Checkfree Corp. investors should take in stride Citibank's decision last week to join TransPoint, the electronic bill presentment venture of Microsoft Corp. and First Data Corp., several analysts said.
Citibank's equity and back-end bill-payment technology could help TransPoint, formerly MSFDC, challenge Checkfree, which is the leader in processing electronic bill payments and a provider of presentment services.
But analysts say they expect Checkfree to weather the storm.
The announcement has raised the sense of urgency among banks and technology vendors to make electronic delivery of bills part of their home- banking and bill-payment plans, said one observer.
"Presumably, this would speed home-banking adoption, which would in fact benefit Checkfree," said Richard Zandi, an analyst at Salomon Smith Barney.
Atlanta-based Checkfree cited banks' passive marketing of home-banking services when it recently lowered 1999 revenue and earnings projections.
Despite the positive spin, Mr. Zandi maintained a neutral rating on Checkfree's stock, acknowledging the market's pessimism. Checkfree's stock declined $2 last week, to $10.25. The price is down 56% from its level before Checkfree released the revised earnings estimate on Aug. 11.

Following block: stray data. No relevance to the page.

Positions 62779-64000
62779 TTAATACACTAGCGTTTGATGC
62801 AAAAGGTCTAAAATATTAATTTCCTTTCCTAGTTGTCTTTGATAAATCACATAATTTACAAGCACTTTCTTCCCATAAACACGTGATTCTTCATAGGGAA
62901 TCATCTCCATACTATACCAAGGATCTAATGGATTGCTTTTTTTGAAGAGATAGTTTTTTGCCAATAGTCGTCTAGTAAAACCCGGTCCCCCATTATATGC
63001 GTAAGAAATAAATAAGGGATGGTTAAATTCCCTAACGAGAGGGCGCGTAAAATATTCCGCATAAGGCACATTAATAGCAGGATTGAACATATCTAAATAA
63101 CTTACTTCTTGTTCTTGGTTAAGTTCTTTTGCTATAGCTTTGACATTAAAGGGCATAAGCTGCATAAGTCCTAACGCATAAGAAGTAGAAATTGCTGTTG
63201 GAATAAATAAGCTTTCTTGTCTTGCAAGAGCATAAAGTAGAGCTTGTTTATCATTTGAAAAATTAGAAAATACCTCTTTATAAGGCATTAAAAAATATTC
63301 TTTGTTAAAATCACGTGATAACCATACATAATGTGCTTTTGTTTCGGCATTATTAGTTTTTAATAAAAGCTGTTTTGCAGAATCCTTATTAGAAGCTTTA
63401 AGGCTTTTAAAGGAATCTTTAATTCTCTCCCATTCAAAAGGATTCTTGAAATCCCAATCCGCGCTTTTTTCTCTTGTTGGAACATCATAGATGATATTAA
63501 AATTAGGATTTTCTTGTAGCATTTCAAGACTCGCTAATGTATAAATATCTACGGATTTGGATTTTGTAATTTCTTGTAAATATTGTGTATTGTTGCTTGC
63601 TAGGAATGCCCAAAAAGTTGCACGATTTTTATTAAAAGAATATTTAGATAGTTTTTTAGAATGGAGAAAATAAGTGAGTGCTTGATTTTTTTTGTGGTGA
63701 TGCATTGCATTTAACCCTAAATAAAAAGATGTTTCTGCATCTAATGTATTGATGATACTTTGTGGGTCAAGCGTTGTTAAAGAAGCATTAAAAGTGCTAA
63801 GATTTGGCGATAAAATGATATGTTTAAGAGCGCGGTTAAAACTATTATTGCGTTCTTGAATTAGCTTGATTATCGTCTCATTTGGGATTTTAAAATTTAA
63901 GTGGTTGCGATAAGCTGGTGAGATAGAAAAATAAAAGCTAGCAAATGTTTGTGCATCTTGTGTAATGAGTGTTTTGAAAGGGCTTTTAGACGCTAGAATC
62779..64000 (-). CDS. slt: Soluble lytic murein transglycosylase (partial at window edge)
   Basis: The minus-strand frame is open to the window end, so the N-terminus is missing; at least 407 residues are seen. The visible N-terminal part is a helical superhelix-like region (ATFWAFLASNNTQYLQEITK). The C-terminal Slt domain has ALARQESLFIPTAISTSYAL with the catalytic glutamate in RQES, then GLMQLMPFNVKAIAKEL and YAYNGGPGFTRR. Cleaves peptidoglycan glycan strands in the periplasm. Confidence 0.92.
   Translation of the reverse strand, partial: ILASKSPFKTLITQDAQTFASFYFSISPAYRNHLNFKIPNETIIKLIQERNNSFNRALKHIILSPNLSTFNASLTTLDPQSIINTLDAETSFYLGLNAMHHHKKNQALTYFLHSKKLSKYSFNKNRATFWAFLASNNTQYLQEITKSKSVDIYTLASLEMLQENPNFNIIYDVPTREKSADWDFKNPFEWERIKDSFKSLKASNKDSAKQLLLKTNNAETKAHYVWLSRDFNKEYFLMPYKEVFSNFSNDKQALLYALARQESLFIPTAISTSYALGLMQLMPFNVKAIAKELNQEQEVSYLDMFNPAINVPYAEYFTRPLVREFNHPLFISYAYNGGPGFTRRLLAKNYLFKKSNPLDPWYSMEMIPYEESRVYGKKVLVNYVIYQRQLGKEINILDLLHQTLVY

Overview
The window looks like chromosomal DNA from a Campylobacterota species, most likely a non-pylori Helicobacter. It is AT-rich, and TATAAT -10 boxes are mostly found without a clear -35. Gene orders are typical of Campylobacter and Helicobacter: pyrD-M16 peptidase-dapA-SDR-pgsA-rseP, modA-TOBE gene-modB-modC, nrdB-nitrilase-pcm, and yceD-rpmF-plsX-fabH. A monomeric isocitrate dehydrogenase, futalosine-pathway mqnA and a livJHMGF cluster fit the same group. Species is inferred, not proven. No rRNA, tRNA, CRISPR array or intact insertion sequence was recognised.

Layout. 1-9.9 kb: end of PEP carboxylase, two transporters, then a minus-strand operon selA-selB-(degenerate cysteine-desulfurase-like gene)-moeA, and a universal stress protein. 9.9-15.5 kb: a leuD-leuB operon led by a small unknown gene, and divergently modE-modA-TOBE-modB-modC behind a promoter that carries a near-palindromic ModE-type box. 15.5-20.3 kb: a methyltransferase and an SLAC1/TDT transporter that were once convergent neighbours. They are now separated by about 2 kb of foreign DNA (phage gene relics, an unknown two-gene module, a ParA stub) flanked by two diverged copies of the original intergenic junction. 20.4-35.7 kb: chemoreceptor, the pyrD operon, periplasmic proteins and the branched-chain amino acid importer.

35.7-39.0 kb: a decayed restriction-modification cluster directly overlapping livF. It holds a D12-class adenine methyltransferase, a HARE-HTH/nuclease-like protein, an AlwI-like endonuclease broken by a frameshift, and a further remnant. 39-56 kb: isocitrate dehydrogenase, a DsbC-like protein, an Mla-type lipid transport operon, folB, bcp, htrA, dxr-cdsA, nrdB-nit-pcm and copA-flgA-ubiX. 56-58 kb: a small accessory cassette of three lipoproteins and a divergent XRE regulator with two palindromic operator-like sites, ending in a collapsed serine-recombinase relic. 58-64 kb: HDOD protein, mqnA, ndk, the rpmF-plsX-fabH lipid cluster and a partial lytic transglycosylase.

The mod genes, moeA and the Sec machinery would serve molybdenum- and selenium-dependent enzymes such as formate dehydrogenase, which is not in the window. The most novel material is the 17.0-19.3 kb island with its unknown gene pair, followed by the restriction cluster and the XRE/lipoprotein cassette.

Mr. Zandi also said Citibank's decision to buy into TransPoint eliminates the possibility of Checkfree acquiring the business, a strategy Checkfree has employed with success in the past.
Checkfree purchased Intuit Inc.'s bill-payment processing unit in 1996 for $227 million in stock. It formed a partnership with the Integrion home- banking consortium last year and entered into a joint venture with Visa U.S.A. in May.
Brian Maimone, analyst at ING Barings Furman Selz, maintained his "buy" on Checkfree, saying it has a two-year technological lead over TransPoint.
Also in Checkfree's favor, he said, is that banks would strongly object to signing on with TransPoint with Citicorp's flagship bank in the mix.
"Do banks perceive Citibank as a friend or a foe?" Mr. Maimone asked. BankBoston is currently the only bank using Citi's bill payment system.
Mr. Maimone also questioned the role of First Data now that Citibank is on board. The Hackensack, N.J.-based card processor was to have supplied much of what Citibank is now expected to.
"The fact that Citibank is going to be the bill-payments engine suggests that First Data does not really add value from the bill payment perspective," he said.
First Data, which lowered its earnings projections last week (see page 13), closed at $24.75 on Friday, up $1 from the previous Friday.
Hank DeNero, executive vice president of First Data Corp., said speculation about what the company's role will be was baseless. First Data and Citibank are to split back-end processing duties, depending on whether a bill is presented electronically, he said.
"This is the most important new business that First Data is pursuing, for both strategic reasons and growth potential," he said.